Financial expert explains the implications that come with required minimum distributions on pre-tax retirement accounts

HUNTSVILLE, Ala. (WAFF) – Making the right money moves can be a challenge if you try and tackle your finances on your own. For those of you with pre-tax retirement accounts like IRA’s and 401k’s, the government mandates distributions from these accounts once you reach a certain age.

Financial expert, Marshall Clay with The Welch Group explains the implications that come with recent congressional changes to these mandates. Clay describes the apprehension people around a certain age may have. Especially those in their 70s. “I think there are a couple of big changes that happened just on the back end of 2022. The first change is the age was moved upward from age 72 to 73 for 2023,” Clay said. “And then there’s going to be a further adjustment upward in 2033 and beyond.”

The Certified Financial Planner explains the change in 2033 will go from age 73 to 75. Clay is able to further break down the implications for those in that category this year.

“I think the biggest one and most obvious one is that if you’re turning 72 in 2023, you will not have a required minimum distribution from this pre-tax account,” Clay said. “You won’t have to start that required minimum distribution until 2024.”

That means those in this age group will get a delay, which is a financially beneficial perk. Another piece of advice Clay offers is to make sure you’re getting the money out of these pre-tax accounts in the most efficient tax manner. “Look at these accounts in relation to your other accounts, and try to pull that money out in the lowest possible tax bracket,” Clay said. “So even though you may not have a required minimum distribution in 2023, you may want to consider distributing some of that money as long as you can get that money out at really, really low tax rates.”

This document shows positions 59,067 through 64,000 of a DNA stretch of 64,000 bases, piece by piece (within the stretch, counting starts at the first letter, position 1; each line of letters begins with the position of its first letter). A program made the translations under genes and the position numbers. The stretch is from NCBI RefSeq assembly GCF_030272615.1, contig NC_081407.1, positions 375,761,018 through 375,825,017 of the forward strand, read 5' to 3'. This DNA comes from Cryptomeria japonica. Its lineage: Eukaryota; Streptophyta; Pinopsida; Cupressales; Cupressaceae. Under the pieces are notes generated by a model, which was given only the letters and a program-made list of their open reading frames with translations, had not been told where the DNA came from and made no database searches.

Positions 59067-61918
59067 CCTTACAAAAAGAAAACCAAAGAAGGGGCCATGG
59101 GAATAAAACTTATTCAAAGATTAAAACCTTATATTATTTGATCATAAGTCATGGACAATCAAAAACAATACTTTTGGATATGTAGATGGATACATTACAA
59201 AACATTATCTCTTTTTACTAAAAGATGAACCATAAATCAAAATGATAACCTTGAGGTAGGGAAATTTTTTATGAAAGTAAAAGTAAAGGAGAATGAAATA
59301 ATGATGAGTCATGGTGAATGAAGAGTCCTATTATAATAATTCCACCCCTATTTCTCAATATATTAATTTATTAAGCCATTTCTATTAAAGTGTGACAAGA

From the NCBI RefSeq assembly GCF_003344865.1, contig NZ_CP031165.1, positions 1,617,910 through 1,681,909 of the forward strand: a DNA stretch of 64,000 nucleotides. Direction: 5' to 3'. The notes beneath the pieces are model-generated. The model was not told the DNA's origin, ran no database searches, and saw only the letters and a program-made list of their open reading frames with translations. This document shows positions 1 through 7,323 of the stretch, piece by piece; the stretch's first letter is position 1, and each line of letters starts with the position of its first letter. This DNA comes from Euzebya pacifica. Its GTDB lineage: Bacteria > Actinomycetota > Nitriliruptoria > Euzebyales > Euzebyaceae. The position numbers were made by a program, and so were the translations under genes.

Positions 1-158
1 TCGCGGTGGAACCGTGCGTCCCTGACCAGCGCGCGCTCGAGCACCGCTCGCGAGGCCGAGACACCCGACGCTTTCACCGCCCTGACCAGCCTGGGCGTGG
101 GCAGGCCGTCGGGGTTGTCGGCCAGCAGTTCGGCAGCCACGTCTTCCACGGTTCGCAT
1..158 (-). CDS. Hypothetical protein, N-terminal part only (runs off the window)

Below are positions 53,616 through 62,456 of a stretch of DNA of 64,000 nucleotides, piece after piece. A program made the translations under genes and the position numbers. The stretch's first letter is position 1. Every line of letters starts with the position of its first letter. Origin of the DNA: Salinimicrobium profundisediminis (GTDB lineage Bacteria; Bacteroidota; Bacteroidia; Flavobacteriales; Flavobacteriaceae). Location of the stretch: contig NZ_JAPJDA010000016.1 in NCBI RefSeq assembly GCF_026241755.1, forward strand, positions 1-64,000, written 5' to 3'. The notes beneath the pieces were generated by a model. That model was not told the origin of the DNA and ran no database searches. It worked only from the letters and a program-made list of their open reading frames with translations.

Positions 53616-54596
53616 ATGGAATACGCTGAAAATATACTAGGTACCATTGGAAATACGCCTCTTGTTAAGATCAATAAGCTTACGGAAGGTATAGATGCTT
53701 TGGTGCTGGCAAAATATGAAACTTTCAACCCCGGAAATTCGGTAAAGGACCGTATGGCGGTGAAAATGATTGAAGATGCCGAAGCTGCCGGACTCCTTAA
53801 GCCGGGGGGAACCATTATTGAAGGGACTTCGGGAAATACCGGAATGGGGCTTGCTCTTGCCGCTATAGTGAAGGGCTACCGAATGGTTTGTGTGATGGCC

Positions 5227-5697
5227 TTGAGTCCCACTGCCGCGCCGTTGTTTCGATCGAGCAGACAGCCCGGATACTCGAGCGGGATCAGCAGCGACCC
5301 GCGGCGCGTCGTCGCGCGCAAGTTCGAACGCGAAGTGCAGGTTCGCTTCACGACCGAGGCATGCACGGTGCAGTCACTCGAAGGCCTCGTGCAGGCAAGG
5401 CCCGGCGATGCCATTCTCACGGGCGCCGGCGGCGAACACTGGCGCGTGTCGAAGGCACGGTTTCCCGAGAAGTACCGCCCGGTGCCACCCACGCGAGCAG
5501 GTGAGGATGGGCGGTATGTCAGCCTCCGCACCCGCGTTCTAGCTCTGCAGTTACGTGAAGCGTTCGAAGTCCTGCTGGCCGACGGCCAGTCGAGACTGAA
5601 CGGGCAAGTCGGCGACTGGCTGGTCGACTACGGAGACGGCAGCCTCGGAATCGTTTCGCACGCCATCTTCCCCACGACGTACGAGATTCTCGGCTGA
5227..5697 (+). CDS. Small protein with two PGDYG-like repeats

Another thing to consider is a bit of an unusual strategy at first blush, but it’s one the financial expert offers to his clients. It’s what’s known as an IRA to Roth IRA conversion. “This allows you to get money out of a pre-tax account,” Clay said. “Now you’re going to have to pay tax, but it allows you to put money into a Roth IRA which is a more favorable taxed account.”

The benefit here is that the money in the Roth IRA can grow tax-free. Clay explains there’s also no required minimum distributions in those accounts. Clay hammers home the point of getting with your financial planners to see what makes financial sense for your situation.

“Even though you may not have a required minimum distribution, you may want to take a distribution from those accounts,” Clay said. “Then look at your required minimum distribution if you do have one, and make sure that you’re distributing those monies in the most tax efficient way.”

Clay explains the key to all of this is to distribute assets with the lowest possible tax liability.

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